Ohio County Park Photo
provided by GRADD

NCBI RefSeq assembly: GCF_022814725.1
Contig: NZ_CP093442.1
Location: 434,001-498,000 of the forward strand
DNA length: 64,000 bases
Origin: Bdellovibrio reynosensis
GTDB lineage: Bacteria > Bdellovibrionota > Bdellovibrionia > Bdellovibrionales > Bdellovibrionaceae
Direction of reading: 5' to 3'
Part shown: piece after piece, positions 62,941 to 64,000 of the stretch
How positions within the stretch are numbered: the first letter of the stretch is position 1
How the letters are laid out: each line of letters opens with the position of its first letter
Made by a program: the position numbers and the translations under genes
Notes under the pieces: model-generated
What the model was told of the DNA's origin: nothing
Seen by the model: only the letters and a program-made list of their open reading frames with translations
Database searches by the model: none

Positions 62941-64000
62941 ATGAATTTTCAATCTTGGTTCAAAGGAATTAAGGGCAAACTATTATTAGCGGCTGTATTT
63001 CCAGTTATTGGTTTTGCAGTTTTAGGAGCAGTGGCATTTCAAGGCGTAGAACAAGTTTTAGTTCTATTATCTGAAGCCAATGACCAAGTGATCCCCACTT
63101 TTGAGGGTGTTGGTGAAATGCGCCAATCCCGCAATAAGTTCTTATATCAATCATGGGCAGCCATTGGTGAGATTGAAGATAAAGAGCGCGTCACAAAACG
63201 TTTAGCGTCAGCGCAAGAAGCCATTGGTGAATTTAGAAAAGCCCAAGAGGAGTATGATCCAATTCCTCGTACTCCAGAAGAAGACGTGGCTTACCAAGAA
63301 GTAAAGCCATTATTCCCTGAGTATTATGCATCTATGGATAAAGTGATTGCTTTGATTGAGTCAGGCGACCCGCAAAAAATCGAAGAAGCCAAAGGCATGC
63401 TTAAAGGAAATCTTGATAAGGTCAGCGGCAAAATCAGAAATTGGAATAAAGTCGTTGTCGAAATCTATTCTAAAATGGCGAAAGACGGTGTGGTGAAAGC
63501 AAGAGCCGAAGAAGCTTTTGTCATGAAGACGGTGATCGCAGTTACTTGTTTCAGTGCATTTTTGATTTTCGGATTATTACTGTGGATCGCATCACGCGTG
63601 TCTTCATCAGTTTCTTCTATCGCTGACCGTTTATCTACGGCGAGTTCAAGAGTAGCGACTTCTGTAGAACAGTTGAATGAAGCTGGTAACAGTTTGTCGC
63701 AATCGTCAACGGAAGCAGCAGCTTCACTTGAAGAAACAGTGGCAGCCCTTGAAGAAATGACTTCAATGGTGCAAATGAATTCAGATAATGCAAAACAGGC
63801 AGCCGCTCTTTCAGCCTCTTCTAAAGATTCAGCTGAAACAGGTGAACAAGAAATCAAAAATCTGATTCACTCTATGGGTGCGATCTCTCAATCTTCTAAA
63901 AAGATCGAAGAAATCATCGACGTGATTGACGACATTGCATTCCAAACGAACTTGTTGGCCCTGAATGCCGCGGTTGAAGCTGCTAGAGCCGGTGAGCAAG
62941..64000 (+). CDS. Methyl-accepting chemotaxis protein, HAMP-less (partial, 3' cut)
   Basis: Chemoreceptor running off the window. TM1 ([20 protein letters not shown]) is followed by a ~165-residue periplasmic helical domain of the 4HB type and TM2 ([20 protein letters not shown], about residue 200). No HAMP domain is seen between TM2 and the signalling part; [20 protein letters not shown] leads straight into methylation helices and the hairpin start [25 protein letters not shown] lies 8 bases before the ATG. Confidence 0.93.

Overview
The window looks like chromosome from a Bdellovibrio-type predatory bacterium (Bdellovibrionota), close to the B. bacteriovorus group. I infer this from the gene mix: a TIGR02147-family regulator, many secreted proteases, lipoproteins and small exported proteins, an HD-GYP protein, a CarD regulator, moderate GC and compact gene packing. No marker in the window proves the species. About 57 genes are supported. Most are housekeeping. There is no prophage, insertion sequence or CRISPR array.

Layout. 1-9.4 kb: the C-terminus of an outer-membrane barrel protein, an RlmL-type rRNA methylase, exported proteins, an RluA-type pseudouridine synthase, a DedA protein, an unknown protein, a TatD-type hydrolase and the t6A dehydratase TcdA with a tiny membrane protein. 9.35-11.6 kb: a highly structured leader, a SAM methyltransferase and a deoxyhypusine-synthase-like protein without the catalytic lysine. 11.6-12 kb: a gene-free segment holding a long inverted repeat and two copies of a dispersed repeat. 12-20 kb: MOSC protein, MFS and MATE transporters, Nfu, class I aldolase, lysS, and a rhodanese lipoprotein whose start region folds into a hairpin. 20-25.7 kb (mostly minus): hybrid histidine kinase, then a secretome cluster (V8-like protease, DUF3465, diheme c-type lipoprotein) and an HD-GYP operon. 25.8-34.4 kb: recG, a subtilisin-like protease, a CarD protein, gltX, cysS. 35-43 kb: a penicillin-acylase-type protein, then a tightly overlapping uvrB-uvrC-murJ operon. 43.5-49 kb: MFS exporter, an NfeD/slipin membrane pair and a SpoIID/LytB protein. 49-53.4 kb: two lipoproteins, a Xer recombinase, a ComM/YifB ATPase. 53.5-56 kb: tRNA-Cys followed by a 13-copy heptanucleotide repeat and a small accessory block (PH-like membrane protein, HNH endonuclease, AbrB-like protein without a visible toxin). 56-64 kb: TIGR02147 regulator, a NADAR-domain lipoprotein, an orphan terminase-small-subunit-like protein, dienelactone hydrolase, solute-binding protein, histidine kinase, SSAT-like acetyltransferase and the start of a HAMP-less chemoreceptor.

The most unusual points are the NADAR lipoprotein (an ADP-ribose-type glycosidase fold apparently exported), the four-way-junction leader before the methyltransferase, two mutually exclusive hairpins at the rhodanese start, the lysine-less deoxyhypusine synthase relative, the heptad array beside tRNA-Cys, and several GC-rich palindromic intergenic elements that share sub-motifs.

The Ohio County Park Project has been named the 2020 GRADD Community of the Year. For years, Ohio County Park has served as the primary home for recreation in the community. Contained within its 500 acres are amenities such as camping facilities, trails, playgrounds, golf and disc golf courses, a driving range and volleyball and basketball courts.  Ohio County Fiscal Court has taken on the challenge of updating and improving the park – adding new facilities, such as a veteran’s memorial area and a dog park, and renovating older ones, such as refurbishing the park building and resurfacing and remodeling the basketball courts.  As the park has grown, the county has sought to use it to improve residents’ physical and mental health by adding nature trails and outdoor exercise areas. And because Ohio County is committed to ensuring the park’s benefits are available to all, a vast majority of these services are provided free of charge.  But the work isn’t done. County leaders continue exploring ways to add to and improve the unused or underdeveloped areas in the park. Future improvements include plans to add lighting to the already existing three-mile walking trail.  Often, recreational projects take a back seat to more pressing civic concerns.  While managing its civic concerns such as streets and sewer and police protection which are vital to a community, Ohio County realizes that having a place to appreciate nature and enjoy time with family and friends – especially as we grapple with a global pandemic – make the difference between simply existing and truly living.